• No dismissal of indictment alleging executive, lawyers bribed state representative to quell EPA plan
• $360,000 allegedly funneled to legislator in return for his efforts to stop Superfund site expansion
A jury will decide whether a corporate executive and two Alabama lawyers bribed a state legislator to head off a company’s Superfund liability, a federal court in Alabama ruled May 4.
The defendants allegedly sought to forestall potential environmental liability by paying the legislator to portray EPA cleanup plans as federal overreach—an unusual scenario in Superfund-related litigation that typically occurs in civil, not criminal, courts.
The grand jury indictment alleges that David Roberson, an executive with Birmingham, Ala.-based Drummond Co., conspired with lawyers Joel Gilbert and Steven McKinney, of Balch & Bingham, to derail EPA plans to add the 35th Avenue Superfund Site to the National Priorities List.
That designation would ramp-up cleanup efforts at the Birmingham site, leading to the risk of cost recovery litigation against Drummond and other companies found to be responsible for any contamination.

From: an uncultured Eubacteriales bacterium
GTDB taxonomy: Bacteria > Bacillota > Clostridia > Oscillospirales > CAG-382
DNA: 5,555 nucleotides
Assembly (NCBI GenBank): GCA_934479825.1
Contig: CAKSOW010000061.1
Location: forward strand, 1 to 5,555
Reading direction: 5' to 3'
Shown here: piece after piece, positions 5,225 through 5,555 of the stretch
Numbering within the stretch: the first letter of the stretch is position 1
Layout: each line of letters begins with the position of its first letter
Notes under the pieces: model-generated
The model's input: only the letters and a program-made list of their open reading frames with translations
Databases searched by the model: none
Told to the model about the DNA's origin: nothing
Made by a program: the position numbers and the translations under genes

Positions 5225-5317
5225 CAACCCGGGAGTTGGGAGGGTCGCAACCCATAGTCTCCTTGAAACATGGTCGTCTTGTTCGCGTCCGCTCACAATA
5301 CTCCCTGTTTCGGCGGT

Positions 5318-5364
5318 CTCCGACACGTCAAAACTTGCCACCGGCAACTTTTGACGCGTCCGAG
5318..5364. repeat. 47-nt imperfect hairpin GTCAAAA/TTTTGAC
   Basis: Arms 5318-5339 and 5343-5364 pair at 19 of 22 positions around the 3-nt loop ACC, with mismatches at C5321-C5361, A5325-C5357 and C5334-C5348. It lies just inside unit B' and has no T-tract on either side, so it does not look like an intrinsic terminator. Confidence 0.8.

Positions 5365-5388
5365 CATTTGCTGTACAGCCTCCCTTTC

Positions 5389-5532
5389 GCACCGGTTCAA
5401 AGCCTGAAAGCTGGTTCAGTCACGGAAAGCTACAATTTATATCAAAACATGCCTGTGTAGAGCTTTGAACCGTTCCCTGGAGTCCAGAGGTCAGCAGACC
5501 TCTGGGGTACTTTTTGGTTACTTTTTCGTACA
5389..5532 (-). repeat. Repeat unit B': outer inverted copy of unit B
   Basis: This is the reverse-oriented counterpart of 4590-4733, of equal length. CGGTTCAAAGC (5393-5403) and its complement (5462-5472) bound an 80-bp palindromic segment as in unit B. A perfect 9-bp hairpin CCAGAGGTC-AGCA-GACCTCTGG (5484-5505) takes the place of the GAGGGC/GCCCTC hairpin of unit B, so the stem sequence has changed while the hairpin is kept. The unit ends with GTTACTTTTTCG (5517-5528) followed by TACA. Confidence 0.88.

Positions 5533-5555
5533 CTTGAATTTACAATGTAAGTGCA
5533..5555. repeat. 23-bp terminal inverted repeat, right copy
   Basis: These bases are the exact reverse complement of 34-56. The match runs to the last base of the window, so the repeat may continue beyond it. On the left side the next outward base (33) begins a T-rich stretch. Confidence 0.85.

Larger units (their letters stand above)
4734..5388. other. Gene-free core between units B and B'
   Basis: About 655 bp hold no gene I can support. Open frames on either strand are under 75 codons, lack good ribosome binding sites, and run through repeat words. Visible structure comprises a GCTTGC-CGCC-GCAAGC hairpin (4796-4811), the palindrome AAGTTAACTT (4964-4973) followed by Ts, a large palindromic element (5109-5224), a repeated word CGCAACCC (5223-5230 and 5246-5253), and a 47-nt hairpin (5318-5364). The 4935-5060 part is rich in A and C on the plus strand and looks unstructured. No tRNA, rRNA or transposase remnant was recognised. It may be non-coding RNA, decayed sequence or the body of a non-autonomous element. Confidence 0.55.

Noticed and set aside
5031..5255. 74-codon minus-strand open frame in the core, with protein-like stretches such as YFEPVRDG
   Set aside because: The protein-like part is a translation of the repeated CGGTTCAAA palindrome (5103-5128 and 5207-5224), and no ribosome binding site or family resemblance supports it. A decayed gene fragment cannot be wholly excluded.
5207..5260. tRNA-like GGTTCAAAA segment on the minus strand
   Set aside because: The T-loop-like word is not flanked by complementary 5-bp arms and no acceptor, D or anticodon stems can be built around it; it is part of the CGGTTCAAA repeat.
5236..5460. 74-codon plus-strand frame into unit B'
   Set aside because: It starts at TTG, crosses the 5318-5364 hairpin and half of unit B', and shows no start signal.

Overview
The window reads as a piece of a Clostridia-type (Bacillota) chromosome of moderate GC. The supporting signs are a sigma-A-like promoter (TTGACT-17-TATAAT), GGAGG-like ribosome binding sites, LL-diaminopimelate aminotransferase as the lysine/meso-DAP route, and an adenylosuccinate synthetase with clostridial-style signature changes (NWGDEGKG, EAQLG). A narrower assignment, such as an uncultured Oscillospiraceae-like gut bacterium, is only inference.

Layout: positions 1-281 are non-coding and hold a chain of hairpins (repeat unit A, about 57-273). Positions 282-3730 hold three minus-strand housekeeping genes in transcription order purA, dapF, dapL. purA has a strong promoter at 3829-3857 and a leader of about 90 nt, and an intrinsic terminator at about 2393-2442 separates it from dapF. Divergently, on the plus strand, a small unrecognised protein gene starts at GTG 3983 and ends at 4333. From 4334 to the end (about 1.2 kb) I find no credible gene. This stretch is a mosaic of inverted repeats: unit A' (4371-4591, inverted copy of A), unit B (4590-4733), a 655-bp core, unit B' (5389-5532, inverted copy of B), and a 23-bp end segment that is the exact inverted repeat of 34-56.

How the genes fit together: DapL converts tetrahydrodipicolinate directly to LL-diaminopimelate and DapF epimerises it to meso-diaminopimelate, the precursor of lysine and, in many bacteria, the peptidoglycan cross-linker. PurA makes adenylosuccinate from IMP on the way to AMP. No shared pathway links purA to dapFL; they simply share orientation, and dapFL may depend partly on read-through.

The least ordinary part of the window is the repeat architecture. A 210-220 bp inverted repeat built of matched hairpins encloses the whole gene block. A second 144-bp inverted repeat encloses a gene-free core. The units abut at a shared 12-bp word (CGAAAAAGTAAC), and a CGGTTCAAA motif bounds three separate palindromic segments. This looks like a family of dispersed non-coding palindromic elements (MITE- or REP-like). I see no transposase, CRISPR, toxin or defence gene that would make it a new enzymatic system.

At least $360,000 was allegedly funneled to a charitable foundation run by then-state representative Oliver Robinson, who pleaded guilty to federal conspiracy, bribery, and other charges last year.
The court rejected defense arguments that McDonnell v. United States, a 2016 U.S. Supreme Court ruling narrowly defining “official acts” in federal bribery cases, barred the prosecution.
The allegations here were supported by three “official acts” by Robinson, the U.S. District Court for the Northern District of Alabama said.
They included a meeting with EPA officials at which Robinson opposed the EPA plan, his communications with state environmental officers, and his vote to advance a resolution calling on the state attorney general “to combat the EPA’s overreach,” the court said.
Arguments that the prosecution also impinged on protected political speech fared no better.
There was “no indication that the government targeted the defendants because of their speech,” as opposed to their conduct, the court said.
Judge Abdul K. Kallon wrote the opinion.
Gibson, Dunn & Crutcher LLP; Lightfoot Franklin & White LLC; and Frohsin & Barger LLC represented Gilbert.
Gillen Withers & Lake LLC, Baxley DIllard McKnight James & McElroy, and the Law Office of Lawanda Hodges LLC represented McKinney.
The Bloomston Firm, Buckley Sandler, and Jones Day represented Roberson.
The case is United States v. Gilbert, 2018 BL 158999, N.D. Ala., No.17-cr-00419, 5/4/18.
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